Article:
Scan-to-BIM: Impacting Historical Structures, Buildings, & Urban Infrastructure
Posted by: Bhushan Avsatthi | Posted on: May 23rd, 2016
The recently concluded Future BIM Implementation conference in Doha, Qatar, saw an interesting mix of speakers and subjects. The conference had lively talks ranging from the application of BIM on infrastructure projects such as the Doha Metro, to vivid discussions about implementing sustainability in our buildings right from the design stage; and the role of BIM as the great enabler formed the base for speakers elaborating upon these subjects. One of the subjects that didn’t get much of the spotlight at the conference was the increasingly greater role that Scan-to-BIM plays in preservation, renovation, restoration projects, as much as in urban planning and development projects.
As the scope of BIM has expanded since its advent, more and more typologies of built environments are now included in its realm. As an impact, smarter gadgets have assumed a more important role in enabling newer technologies & software to deliver on complex construction models. A growing number of building owners now require As-builts for residential, commercial, and industrial facilities, with the intent to ease repetitive maintenance tasks. It is not just the building owners who have use for Building Information Models made from laser scans though; urban planners, civic authorities, land surveyors, infrastructure developers, and many more such disciplines have use for laser scans and information-rich models created from those scans.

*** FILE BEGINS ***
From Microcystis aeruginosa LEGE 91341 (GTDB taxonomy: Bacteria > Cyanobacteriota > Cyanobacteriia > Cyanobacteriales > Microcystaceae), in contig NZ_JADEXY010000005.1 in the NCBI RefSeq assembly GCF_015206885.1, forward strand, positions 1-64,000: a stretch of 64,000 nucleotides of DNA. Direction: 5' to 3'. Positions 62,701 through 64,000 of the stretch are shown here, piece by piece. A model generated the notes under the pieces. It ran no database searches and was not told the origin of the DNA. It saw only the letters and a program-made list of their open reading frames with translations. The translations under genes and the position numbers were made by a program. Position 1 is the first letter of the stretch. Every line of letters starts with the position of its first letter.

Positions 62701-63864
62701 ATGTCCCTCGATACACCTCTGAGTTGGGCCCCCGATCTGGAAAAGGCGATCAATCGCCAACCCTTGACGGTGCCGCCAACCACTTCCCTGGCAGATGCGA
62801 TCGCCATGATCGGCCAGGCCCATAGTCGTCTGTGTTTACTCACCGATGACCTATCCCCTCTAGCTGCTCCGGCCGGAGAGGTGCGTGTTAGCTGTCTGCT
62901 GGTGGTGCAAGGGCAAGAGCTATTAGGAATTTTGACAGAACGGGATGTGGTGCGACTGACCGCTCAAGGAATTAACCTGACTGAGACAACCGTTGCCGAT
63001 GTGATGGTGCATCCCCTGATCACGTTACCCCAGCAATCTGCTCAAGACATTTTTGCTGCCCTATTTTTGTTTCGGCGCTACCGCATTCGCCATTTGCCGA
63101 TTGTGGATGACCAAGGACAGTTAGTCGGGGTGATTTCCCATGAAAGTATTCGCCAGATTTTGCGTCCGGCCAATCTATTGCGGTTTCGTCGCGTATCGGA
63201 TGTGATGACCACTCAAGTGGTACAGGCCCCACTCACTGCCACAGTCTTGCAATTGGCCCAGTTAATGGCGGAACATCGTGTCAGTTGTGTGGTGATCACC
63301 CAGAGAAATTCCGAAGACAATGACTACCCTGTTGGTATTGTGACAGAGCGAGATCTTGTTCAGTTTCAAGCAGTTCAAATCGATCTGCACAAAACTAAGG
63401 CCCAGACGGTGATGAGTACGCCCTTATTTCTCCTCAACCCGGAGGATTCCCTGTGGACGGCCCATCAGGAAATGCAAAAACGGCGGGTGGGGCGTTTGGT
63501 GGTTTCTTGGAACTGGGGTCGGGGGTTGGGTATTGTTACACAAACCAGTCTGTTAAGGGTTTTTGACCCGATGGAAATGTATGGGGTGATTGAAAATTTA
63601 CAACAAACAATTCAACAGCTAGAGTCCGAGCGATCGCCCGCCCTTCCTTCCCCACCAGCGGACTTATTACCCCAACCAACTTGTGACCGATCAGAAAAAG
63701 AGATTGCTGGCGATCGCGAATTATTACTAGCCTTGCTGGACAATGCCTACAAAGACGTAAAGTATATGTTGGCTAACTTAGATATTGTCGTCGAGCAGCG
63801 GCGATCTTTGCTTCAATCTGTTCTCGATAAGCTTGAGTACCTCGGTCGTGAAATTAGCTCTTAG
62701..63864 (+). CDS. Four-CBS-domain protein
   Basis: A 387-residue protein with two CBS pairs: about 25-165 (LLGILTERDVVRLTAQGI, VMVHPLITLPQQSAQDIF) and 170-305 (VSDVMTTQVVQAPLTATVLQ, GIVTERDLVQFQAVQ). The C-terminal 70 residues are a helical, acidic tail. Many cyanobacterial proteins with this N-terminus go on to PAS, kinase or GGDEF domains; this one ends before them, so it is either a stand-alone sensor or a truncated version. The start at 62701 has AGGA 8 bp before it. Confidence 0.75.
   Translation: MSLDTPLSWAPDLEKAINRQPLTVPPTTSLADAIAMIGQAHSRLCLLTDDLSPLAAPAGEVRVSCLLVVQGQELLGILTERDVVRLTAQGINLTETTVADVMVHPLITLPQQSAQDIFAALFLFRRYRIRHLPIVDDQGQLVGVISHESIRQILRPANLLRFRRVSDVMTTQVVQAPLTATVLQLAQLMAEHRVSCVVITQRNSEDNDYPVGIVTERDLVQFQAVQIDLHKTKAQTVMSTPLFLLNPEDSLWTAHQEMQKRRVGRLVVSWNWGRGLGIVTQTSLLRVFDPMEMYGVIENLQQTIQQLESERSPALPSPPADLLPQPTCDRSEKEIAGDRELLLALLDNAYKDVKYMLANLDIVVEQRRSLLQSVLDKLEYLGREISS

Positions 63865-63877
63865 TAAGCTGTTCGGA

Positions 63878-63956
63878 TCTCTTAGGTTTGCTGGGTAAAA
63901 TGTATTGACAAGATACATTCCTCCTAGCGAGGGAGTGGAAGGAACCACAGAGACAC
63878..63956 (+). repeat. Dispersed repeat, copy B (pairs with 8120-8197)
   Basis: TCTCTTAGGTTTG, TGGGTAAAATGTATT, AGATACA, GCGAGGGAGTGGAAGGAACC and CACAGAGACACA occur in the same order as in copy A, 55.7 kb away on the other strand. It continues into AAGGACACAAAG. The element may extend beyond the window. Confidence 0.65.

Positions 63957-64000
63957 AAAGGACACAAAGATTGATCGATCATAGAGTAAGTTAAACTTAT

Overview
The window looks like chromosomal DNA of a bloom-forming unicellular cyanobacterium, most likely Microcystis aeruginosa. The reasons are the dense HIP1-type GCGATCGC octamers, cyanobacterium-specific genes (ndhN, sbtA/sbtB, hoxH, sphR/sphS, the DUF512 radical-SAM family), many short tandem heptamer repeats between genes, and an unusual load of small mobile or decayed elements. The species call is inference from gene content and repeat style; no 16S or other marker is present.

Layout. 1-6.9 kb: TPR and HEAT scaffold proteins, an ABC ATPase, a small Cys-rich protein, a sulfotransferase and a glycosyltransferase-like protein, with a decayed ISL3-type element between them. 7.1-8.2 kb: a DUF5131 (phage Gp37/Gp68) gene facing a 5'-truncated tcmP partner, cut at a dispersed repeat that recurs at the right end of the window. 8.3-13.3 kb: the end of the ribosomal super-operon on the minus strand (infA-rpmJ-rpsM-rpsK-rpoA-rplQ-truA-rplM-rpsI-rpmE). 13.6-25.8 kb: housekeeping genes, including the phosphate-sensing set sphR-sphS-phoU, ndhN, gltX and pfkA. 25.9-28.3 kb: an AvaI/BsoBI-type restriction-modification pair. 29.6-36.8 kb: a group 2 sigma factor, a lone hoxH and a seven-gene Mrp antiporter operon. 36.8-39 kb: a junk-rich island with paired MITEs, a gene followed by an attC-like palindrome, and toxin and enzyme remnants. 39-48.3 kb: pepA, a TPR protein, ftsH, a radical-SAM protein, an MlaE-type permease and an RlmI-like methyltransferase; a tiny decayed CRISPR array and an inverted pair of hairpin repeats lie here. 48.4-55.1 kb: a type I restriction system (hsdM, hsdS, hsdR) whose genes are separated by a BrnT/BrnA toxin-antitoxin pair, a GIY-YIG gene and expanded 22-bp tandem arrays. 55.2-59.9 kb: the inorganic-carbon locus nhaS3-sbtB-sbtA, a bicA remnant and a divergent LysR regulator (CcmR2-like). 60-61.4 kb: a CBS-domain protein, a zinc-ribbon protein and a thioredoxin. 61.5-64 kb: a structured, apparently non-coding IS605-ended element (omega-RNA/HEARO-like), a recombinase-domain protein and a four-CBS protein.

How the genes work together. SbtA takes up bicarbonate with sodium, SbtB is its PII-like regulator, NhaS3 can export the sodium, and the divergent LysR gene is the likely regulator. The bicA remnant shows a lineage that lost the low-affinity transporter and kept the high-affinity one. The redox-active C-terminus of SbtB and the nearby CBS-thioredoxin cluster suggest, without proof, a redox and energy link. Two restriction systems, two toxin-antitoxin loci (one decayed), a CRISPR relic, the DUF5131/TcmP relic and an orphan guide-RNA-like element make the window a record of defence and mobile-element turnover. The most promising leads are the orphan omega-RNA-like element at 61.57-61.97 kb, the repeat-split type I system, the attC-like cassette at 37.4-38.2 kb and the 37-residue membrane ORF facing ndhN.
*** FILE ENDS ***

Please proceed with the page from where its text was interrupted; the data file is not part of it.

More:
Recently, Britain’s National Museum of the Royal Navy set about saving a much decorated and much-loved British warship with laser scanning. The HMS Victory is possibly the oldest commissioned warship in the world, and an icon reminiscent of Britain’s part in the Battle of Trafalgar, receiving about 400,000 visitors annually. Over the past 40 years, its structure has been under a growing threat of collapsing under its own weight. The museum undertook a two-year long, thorough laser scan of the outside and the insides of the ship to find a solution to the deteriorating situation. Engineers were able to study the ship’s structural model generated post-scan, and employ measures to save the ship’s structure, by putting 136 metal struts to support the deck that is gradually leaning back.
The Odense and Funen municipalities in Denmark have used laser surveys and information-rich models created from the point cloud data, to map the water supply lines, sewer wells, wire grids, and the buildings in the municipalities and the surrounding areas. This not only ensures supply of clean water to the residents, but also becomes a record for future construction and maintenance projects to make use of right from the design phase.
London’s Crossrail project is a living example of BIM at work since its inception. A highlight of the project is the 42 kilometers of new tunnels that were dug for the project, which will be named the Elizabeth Line, upon completion. Some of these tunnels pass within meters of existing ones. While it is a scary scenario to think of, it would not have been possible without accurate survey data.
Today, Crossrail integrates the information developed from over 25 main design contracts, 30 advanced works contracts and over 60 logistics and main works construction contracts, all of which have an extraordinary number of interlinked interfaces within the complex urban environment of London.2
These projects exemplify the extent to which BIM is now pervading our surroundings and most certainly playing a decisive role in shaping the future of our cities, with scan-to-BIM helping preserve our heritage and shaping our future.